[Ads-l] jaa / jaav / jive / jaab / jibe: 'really, very, too, quite'

Z Sohna zrice3714 at GMAIL.COM
Tue Jan 26 16:17:41 UTC 2021

I haven't found any discussion here on the adverbs *jaa*, *jaab* / *jibe*,
and *jaav* / *jive* in Native Black American language. Its typical
pronunciation features [ɑː]; it is sometimes transcribed as *jai*, as well.
When employed as an adverb, it means 'very, really, too'.  According to
both younger and older informants, *jaab* and *jaav* are the earliest
pronunciations - with *jaa* and *jai* evolving more recently among the
younger generation of Native Black Americans (often to the dismay of

The above adverb(s) should not be mistaken for the homonym *jaav* / *jive*
'to play with, to tease, jokes, Native Black American language, etc.' <
Fulfulde *jaaɓ-* 'the Fulfulde radical/root-stem meaning "to play with, to
tease"'; Fulfulde *jaabi* 'jokes, banter'. While the previously mentioned
adverb may sound like the Fulfulde-derived jaav / jive, they are unrelated
and have completely different etymologies.

The adverb *jaav* / *jive*, *jibe* / *jaab* (and the later *jaa* / *jai*)
is derived from the Mandinka *jawuke* 'very, extremely, too, quite' <
Mandinka *jawu* 'the Mandinka root meaning "bad, cruel, mean"' (also *jaw*,
*jawoo* in Mandinka) + *-ke* 'a Mandinka suffix equivalent to the English
adverbial suffix *-ly*.'  Among (some) Native Black Americans, the Mandinka
suffix and word-final vowel was elided resulting in today's *jaav* / *jaab*
'very, really, too' (and the later incarnations *jaa* / *jai*).

However, there are also the very frequently occurring adverbs *jaav-like* /
*jive-like*, *jaab-like* / *jibe-like*, and *jaa-like* / *jai-like* which
bear identical meaning. This is clearly the living predecessor to today's
adverbial *jaav* / *jive*, *jaab* / *jibe*, and *jaa* / *jai* - offering a
living, surviving snapshot of the change that the Mandinka adverb underwent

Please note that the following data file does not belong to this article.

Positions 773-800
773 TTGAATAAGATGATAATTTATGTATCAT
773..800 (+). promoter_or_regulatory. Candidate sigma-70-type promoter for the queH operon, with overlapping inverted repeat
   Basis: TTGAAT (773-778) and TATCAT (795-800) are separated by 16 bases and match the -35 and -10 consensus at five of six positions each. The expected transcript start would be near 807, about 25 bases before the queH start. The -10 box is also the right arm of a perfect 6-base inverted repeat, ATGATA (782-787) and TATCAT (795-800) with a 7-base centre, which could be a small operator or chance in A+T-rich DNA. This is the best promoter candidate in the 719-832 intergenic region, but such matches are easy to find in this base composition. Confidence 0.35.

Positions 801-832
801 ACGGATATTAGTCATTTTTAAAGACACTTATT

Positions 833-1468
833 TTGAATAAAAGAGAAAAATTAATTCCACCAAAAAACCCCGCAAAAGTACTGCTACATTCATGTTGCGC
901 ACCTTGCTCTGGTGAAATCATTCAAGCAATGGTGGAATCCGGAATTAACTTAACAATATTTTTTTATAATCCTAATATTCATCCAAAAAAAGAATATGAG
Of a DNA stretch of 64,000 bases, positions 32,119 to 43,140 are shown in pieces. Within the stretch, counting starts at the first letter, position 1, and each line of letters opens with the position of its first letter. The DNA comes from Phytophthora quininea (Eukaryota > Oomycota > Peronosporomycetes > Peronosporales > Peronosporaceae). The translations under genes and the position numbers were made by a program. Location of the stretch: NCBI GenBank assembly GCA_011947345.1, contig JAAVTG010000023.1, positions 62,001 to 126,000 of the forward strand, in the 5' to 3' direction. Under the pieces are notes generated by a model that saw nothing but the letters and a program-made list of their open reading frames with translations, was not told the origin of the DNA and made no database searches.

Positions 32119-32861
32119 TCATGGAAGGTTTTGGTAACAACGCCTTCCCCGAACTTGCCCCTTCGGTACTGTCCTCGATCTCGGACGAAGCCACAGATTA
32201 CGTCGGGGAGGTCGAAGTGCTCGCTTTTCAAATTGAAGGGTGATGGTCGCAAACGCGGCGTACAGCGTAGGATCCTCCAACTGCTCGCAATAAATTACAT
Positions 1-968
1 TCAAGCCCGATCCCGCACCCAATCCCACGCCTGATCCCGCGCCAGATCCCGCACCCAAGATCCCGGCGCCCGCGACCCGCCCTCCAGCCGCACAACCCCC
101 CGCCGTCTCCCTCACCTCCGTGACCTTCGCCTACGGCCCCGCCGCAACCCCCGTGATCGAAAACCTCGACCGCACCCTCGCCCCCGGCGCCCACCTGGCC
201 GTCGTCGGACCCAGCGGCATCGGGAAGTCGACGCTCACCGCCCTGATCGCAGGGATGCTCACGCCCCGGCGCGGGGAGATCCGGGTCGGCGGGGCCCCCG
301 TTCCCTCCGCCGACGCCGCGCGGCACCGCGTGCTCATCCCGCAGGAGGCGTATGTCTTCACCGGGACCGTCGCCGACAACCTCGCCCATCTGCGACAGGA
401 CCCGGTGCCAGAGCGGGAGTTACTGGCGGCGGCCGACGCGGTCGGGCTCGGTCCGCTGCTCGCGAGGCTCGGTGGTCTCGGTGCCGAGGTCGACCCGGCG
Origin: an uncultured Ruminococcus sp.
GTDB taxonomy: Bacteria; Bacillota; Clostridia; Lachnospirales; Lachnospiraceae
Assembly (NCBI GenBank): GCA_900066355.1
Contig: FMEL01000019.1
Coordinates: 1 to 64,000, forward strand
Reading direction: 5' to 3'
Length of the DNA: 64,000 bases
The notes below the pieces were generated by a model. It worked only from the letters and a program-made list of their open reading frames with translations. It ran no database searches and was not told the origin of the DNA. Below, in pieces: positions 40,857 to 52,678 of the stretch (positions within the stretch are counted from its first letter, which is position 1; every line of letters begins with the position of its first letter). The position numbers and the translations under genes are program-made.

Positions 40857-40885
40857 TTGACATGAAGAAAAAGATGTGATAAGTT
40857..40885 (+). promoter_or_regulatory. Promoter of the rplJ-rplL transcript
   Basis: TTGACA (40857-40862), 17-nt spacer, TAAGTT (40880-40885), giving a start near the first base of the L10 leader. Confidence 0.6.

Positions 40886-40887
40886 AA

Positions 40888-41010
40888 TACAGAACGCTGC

in transmission to Native Black American. One sees the Mandinka *jawu* root
phonetically adapted to the Native Black American *jaav* / *jaab* / *jaa*
(etc.) + the Mandinka suffix *-ke* 'meaning -ly' adapted as a calque to the
Native Black American suffix *-like. *(I am assuming that readers
understand the relation between the English adverbial *-ly* (from Old
English -*lice*) and the English *like*.)

Adverbs are extremely rare among African transmissions in the languages of
the Black Diaspora, so this is particularly striking.

I have included the below publicly available usage examples:

1.   *jive like* think my 10 year old daughter mighta kinda tied me in a
foot race...#ImOneHundredPercentSureThat

2.  since the early 2000's...I need to know if you have the potential to
whip my ass cause my mouth *jive* slick

3.  Hate Mickey Mouse club house  my daughter *jive like* this shit

4.  My sister think she *jive* slick, got me babysitting on my day off!

5.  *Jibe* tired anyway.

6. Yo this fucking Tarot shit be *jibe* crazy this man said “the Capricorn
in your life is coming g with apology affection and marriage love is very
close for you” and I kept yelling at the phone “WHAT ABOUT THE BAG”

In field research, I have thus far encountered this word with particular
frequency among Native Black American informants from North Carolina,
Virginia, D.C. and Maryland. Among those interviewed outside of these
states, they or their extended families consistently hailed from the
aforementioned regions of the United States.

The forms *jaa* and *jai* occur more frequently with younger Native Black
Americans. Among this younger demographic, it also occurs with the meaning
"quite, pretty". In this sense, it seems to have taken on some of the
duality of the English *quite* which can mean "very" or "pretty, fairly".

Zola Sohna

The American Dialect Society - http://www.americandialect.org

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